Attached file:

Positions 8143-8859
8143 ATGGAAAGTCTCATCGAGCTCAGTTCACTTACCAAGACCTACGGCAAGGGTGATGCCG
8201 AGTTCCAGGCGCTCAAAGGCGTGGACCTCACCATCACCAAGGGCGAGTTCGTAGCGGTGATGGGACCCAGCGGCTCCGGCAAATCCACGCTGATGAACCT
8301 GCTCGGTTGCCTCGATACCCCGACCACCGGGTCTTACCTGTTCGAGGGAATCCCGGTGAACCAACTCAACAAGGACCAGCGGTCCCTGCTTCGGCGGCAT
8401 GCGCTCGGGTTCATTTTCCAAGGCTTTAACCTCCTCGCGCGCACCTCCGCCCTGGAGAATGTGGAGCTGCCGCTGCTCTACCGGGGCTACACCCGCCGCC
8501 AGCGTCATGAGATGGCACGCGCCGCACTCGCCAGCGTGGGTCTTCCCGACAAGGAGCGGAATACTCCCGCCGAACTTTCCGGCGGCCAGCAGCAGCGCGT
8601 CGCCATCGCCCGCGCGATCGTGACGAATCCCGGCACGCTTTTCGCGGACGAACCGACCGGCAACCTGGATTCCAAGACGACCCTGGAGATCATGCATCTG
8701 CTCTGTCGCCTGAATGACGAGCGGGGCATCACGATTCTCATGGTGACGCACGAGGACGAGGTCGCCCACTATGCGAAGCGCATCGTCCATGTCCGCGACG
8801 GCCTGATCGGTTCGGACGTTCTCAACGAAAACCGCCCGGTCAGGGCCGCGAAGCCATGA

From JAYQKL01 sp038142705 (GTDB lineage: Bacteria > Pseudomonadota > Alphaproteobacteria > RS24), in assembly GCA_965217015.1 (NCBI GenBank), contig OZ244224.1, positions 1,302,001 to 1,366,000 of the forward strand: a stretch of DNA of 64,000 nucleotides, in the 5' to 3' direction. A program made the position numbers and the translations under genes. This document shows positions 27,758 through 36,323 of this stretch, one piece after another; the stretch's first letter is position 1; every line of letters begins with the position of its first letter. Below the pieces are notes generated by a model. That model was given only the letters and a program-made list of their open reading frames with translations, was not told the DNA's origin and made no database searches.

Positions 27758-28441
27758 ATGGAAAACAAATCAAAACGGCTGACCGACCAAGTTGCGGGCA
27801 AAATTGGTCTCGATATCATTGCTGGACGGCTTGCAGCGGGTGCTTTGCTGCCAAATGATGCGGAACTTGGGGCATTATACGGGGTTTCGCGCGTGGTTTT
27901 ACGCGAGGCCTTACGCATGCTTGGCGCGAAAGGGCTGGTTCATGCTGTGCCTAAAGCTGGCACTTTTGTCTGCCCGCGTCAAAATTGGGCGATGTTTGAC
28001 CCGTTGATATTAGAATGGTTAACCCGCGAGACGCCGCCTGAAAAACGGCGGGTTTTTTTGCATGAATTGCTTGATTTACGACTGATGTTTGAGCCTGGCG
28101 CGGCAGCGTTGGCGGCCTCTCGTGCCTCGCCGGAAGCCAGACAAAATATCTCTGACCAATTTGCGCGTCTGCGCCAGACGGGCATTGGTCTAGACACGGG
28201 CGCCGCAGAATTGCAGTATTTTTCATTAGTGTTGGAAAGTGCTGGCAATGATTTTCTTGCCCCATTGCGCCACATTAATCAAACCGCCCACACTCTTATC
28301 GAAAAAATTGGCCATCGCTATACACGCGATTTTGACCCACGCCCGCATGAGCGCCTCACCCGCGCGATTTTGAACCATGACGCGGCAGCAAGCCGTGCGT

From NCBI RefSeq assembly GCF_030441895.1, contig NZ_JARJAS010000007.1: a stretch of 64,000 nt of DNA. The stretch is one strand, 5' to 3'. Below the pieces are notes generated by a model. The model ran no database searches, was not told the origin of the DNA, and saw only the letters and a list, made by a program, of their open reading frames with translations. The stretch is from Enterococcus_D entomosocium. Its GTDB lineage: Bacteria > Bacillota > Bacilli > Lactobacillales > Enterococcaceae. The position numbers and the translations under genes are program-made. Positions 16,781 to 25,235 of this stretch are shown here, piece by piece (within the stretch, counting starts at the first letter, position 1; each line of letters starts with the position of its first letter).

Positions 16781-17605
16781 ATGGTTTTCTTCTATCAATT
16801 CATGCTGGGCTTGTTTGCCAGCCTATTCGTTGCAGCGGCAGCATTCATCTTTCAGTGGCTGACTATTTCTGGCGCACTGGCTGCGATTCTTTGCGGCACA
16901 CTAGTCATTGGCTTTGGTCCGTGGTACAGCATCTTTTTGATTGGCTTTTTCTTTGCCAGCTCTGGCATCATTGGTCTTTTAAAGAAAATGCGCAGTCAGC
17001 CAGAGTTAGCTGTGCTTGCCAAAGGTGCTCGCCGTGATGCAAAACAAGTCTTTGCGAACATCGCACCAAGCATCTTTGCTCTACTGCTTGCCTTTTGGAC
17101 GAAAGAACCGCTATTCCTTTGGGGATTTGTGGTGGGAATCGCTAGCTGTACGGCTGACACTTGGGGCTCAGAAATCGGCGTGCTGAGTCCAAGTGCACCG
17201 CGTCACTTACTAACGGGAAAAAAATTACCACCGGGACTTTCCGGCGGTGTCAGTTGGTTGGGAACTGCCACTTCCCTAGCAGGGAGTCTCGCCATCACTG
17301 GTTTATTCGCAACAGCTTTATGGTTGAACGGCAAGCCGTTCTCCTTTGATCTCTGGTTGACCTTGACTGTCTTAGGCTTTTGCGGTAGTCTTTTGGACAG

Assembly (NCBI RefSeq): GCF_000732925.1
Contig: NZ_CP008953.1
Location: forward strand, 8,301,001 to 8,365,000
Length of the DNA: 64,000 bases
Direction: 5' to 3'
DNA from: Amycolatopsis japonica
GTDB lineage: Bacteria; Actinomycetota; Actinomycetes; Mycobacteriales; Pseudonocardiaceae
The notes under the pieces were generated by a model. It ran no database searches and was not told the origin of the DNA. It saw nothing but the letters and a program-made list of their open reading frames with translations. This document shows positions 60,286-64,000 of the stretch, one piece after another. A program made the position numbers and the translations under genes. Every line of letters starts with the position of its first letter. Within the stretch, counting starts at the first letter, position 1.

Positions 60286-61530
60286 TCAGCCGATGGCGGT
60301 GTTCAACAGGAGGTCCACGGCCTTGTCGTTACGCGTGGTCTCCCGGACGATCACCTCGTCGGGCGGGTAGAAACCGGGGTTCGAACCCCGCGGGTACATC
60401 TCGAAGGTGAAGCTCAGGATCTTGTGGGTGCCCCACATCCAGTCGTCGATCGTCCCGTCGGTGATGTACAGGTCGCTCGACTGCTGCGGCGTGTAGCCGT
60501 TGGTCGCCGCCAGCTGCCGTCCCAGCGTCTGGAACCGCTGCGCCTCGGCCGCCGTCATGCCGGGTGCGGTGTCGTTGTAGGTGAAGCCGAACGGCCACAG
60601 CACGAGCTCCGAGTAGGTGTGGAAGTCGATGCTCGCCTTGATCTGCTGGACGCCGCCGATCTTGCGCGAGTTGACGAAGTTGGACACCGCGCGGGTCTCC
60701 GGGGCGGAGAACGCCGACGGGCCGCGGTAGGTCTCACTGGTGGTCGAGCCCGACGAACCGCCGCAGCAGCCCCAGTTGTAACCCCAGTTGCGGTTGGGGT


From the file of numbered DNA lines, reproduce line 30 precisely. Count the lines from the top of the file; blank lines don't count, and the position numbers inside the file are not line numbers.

Location: forward strand, 8,301,001 to 8,365,000